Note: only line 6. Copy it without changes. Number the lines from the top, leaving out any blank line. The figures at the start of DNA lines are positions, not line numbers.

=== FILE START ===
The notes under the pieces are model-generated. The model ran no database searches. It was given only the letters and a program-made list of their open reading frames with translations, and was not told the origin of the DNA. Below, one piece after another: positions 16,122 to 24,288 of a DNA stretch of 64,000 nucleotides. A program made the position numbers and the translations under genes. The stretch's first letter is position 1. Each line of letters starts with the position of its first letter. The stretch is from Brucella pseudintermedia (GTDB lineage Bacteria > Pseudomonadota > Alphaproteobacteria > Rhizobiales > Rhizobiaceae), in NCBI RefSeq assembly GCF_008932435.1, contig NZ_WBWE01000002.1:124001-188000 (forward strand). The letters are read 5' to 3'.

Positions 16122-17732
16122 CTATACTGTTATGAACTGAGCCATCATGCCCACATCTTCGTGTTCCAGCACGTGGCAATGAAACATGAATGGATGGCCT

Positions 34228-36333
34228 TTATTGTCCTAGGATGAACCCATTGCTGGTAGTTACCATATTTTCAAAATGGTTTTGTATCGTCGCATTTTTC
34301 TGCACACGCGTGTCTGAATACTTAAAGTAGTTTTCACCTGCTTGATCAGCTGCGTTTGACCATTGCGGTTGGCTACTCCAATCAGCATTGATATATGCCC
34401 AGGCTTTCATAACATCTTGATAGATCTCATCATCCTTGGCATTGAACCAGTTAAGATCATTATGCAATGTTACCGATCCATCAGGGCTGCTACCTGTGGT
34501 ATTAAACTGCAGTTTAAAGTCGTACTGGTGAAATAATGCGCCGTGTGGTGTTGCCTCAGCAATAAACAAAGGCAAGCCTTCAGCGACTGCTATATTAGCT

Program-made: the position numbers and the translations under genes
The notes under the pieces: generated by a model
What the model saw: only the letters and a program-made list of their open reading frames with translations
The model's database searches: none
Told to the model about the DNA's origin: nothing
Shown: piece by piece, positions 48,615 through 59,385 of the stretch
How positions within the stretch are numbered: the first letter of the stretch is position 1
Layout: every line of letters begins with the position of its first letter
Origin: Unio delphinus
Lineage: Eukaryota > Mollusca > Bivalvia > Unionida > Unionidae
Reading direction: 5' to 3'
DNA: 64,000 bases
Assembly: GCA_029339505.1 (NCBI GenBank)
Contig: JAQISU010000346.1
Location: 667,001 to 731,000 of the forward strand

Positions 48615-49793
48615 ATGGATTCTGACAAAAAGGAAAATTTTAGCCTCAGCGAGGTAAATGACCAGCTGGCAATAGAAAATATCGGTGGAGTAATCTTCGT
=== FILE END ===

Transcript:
34301 TGCACACGCGTGTCTGAATACTTAAAGTAGTTTTCACCTGCTTGATCAGCTGCGTTTGACCATTGCGGTTGGCTACTCCAATCAGCATTGATATATGCCC